A Logical Path to Effective Quantum Technologies

A Logical Path to Effective Quantum Technologies

Efficiently developing quantum technologies necessitates a multifaceted approach that includes fields such as quantum computing, quantum communication, and quantum sensing.

Researchers at the University of Stuttgart have demonstrated that a key component of many quantum computation and communication schemes can be performed with efficiency that exceeds the commonly assumed upper theoretical limit, opening up new avenues for a variety of photonic quantum technologies.

Not only has quantum science transformed our understanding of nature, but it is also inspiring ground-breaking new computing, communication, and sensor devices. Exploiting quantum effects in such ‘quantum technologies’ usually necessitates a combination of in-depth understanding of the underlying quantum-physical principles, systematic methodological advances, and astute engineering.

It is precisely this combination that researchers in Prof. Stefanie Barz’s group at the University of Stuttgart and the Center for Integrated Quantum Science and Technology (IQST) have demonstrated in a recent study, in which they improved the efficiency of an essential building block of many quantum devices beyond an apparent inherent limit.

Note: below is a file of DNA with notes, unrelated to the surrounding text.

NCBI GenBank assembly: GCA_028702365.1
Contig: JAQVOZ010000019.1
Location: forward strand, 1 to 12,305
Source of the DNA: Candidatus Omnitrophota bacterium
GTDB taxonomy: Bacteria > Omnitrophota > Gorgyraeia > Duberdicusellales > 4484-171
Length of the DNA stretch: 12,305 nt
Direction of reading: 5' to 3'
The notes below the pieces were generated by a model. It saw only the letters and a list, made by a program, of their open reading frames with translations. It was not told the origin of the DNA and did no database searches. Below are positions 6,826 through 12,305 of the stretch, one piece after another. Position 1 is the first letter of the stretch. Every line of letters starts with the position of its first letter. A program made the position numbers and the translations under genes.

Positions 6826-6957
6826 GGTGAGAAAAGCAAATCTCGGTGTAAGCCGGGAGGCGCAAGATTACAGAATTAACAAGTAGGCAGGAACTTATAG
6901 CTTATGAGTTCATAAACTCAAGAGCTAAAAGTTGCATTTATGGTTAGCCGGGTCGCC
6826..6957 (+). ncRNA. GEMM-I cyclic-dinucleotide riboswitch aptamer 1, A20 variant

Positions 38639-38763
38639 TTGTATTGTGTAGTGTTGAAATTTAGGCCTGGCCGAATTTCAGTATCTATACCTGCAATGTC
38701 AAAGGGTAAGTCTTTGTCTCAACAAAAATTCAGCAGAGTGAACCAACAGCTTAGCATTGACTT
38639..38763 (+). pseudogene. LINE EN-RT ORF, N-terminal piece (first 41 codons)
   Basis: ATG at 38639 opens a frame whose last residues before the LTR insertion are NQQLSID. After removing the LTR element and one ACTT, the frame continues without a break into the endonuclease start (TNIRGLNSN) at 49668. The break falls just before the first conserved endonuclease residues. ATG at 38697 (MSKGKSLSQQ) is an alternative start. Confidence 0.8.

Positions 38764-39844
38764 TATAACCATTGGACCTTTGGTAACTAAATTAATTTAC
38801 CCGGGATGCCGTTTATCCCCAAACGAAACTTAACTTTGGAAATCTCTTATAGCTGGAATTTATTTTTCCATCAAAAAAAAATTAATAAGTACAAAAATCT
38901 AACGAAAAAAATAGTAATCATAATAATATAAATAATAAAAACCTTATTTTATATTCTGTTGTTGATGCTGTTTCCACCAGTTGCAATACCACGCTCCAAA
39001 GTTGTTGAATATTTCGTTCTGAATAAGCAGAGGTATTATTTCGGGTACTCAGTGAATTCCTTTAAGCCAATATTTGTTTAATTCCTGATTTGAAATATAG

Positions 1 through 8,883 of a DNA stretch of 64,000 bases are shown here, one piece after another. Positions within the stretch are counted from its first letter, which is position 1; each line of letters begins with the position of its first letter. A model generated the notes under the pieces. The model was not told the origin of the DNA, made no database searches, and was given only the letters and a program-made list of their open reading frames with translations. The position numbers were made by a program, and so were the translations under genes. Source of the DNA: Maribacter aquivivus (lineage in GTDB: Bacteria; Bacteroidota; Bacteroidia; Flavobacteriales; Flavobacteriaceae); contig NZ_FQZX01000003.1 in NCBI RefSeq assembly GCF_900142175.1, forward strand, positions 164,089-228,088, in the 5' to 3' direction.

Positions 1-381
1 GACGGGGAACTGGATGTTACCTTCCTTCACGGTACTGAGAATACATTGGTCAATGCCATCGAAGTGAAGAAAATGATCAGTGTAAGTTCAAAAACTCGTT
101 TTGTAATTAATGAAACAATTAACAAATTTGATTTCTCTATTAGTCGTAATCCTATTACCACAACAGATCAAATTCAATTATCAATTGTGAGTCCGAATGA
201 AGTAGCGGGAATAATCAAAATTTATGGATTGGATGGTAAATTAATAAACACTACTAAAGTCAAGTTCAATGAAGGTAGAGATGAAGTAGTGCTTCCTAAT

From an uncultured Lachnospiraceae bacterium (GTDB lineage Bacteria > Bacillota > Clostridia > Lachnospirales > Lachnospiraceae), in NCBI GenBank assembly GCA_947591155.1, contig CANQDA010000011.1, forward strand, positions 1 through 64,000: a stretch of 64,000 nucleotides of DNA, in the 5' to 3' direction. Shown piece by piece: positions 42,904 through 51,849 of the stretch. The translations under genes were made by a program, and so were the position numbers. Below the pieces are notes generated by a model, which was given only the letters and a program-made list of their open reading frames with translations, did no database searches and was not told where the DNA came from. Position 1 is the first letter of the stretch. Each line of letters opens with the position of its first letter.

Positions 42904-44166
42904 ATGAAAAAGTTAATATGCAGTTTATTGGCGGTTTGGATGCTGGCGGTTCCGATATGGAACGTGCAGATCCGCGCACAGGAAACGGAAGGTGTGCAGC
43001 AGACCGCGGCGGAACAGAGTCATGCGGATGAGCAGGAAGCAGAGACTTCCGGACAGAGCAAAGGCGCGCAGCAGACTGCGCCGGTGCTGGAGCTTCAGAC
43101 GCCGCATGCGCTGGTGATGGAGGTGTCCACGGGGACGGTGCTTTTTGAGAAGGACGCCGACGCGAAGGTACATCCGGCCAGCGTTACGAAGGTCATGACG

Researchers at the University of Stuttgart have demonstrated that a key component of many quantum computation and communication schemes can be performed with efficiency that exceeds the commonly assumed upper theoretical limit, opening up new avenues for a variety of photonic quantum technologies.

From philosophy to technology

A property known as quantum entanglement is a key player in the field of quantum technologies. The first step in developing this concept was a heated debate between Albert Einstein and Niels Bohr.

Their argument, in a nutshell, was about how information can be shared across multiple quantum systems. Importantly, this can happen in ways that classical physics has no analog for. The debate that Einstein and Bohr started remained largely philosophical until the 1960s, when physicist John Stewart Bell devised an experimental method to resolve the disagreement. Bell’s framework was first investigated in experiments with photons, or light quanta. Three pioneers in this field – Alain Aspect, John Clauser, and Anton Zeilinger – were jointly awarded last year’s Nobel Prize in Physics for their groundbreaking works toward quantum technologies.

Bell died in 1990, but his name lives on, not least in the so-called Bell states. These are the quantum states of two particles that are as entangled as they can be. There are four Bell states in total, and Bell-state measurements, which determine which of the four states a quantum system is in, are a necessary tool for putting quantum entanglement into practice. Perhaps most famously, Bell-state measurements are a key component in quantum teleportation, which enables most quantum communication and computation.